Which, of course, leads me to a very nasty thought. I say... go into your local Wal-mart and complain to the manager that you don't want Wal-mart to bring robots in to work at the place. Seriously. Walk into your local Wal-mart, and tell the manager you don't want them to bring robots in to work at Wal-mart.What's the point? Assuming *anyone* pays attention to this, Wal-mart will then be in the odd position of promising not to use robots -- and then following up on this. Then, any use of robots at Wal-mart -- or any even partial use of robots -- will get Wal-mart bad press. I'm not a Wal-mart fan to say the least, and this is just one more way to be nasty to them. Petty, but fun.
Kevin Kelly's Cool Tools is a gem of a site; lots of interesting toys have popped up on this site, and it's a blast to see. Two that popped up recently were Amabuddy and Google SMS. Amabuddy allows you to make a phone call and check Amazon prices on something via phone, presumably your cell phone. Google SMS allows you to do Google queries via SMS for certain bits information, which is pretty sweet for anyone not having an internet-capable phone. For me... OK, it's a python/SOAP call. I'm a geek, I like doing these things.
Ahem: All I can say is, what the @#$#! is this? OK, a movie, I could theoretically see; but one starring, I swear, Woody Harrelson, Lindsey Lohan, Kevin Klein, Meryl Streep, and Lily Tomlin? This cast is all over the place; Klein and Tomlin are fantastic comedic actors, Streep's a great actress but has done only a few comedies, Harrelson is middlingly funny as a clueless midwesterner, and Lohan... I can't imagine how she would fit into being in the Midwest *not* acting, much less when she's acting. This is downright strange.
CNet has an interview with the CEO of iRobot, Colin Angle. It's not very enlightening, but on the upside, it does talk more about iRobot's military division than most articles on iRobot do, and mentions both their PackBot and swarming robots technology, along with a fairly sound rationale on why humanoid robots are neat but commercially uninteresting.
Found out today that, among the other Amazon 10th Anniversary news, Amazon's added multiple, private and invitation-only wish lists to their system. As someone who's indulged (and over indulged at times) on Amazon's Wish List system, with 500+ items on the ol' list and the screams from relatives to prove it, I couldn't be happier; now I can keep those 100 CDs of "Music I Probably Need To Try Someday" in a wish list separate from the "Things For Relatives That, If They Get It For Me For Christmas, They Won't Complain About The Price" category.
I go over to Drawn! for "inspiration" sometimes, although about 90 percent of the time it ends up in jealousy and depression -- I mean, what can you say about a site which shows you the coolest drawings, and all you can think is, "gee, I want to do something as cool as that."
An example of this is Patch of Orange, which is both wonderful to behold, and soul-crushingly good. He's an animation student and a wonderful adherent to the strange eyed and wandering pen characters of early-ish Ronald Searle. It's well worth a look, I posted just one of a ton of amazing pieces of art. His animation sketches remind me of the original "101 Dalmations" in overall feel, but uses that smooth-line-ish quality I keep seeing from animation schools lately. Whatever -- it's definitely fun.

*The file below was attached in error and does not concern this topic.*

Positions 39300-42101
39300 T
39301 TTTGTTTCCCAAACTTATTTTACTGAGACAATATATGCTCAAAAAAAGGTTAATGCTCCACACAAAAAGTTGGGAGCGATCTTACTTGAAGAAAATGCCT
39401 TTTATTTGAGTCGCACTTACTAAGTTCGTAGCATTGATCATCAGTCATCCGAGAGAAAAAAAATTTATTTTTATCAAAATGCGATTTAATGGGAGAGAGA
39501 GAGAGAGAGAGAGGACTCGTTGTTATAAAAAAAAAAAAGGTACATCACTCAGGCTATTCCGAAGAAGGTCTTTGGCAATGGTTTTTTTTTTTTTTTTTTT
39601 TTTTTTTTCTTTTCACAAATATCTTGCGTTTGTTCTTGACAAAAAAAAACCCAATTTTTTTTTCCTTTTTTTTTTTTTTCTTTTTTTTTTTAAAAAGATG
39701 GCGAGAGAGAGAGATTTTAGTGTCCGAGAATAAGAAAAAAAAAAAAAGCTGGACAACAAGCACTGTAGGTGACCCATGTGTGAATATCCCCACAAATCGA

Wow. Why couldn't my teachers have taken me to see this instead of taking me to George Rogers Clark National Historical Park -- a fine but less than interesting the third time around national park. This is the Robot Zoo, a traveling museum exhibit which allows kids to interactively explore robots, while learning about biological construction.
Visitors can not only observe the exhibits, they can also manipulate them. For example, they can trigger a joystick to move the robot chameleon's eyes, tongue and head. They can even change the robot's body colour by pressing different buttons.And the robots in of themselves are fascinating. The chameleon's body is made up of television screens, which show the "changed color", and give kids an example of what's happening when chameleons change their colors in terms of mechanical systems. Very cool.
Nothing says "technology" like the ancient art of Japanese fencing. Seems a group of students at Seoul National University, led by a professor, have developed a practice robot for kendo, complete with sensors to detect power on hits, sensors to see attacks, multiple levels of difficulty, and "the ability to move like a human."
Yeah, I knew guys in high school who put on t-shirts with "Honorary Gynecologist" and thought those would be good for "picking up chicks". I know a couple went to Michigan State, from which this item comes. I don't think the two are connected in any cup, shape or form. Really.
Seems that someone has developed a robot to perform remote breast checks. Tactile gloves and feedback from the robot allow doctors to remotely examine breasts for signs of things like cancer. On the other hand...
But Brewster adds that the system would need to match a doctor’s bedside manner when dealing with patients. “There are of course issues with powerful robots coming into direct contact with people,” he told New Scientist. “It would have to be very carefully designed and tested to make sure that it could not exert inappropriate forces and so cause harm.”
Well, let's just say it's something to keep in mind when volunteering. Imagine a 16 year old pimply-faced boy making the exam, but without the ability to understand "ouch" or "those aren't made of rubber, you know."
Yep, it was a plan. I had a great plan, full of ideas and wonder. It was a plan to stun the ages, to make the world a better person, to make the world magical again, or at least semi-magical with sprinkles.
In other words, I was a little busy. My apologies, updates to start again.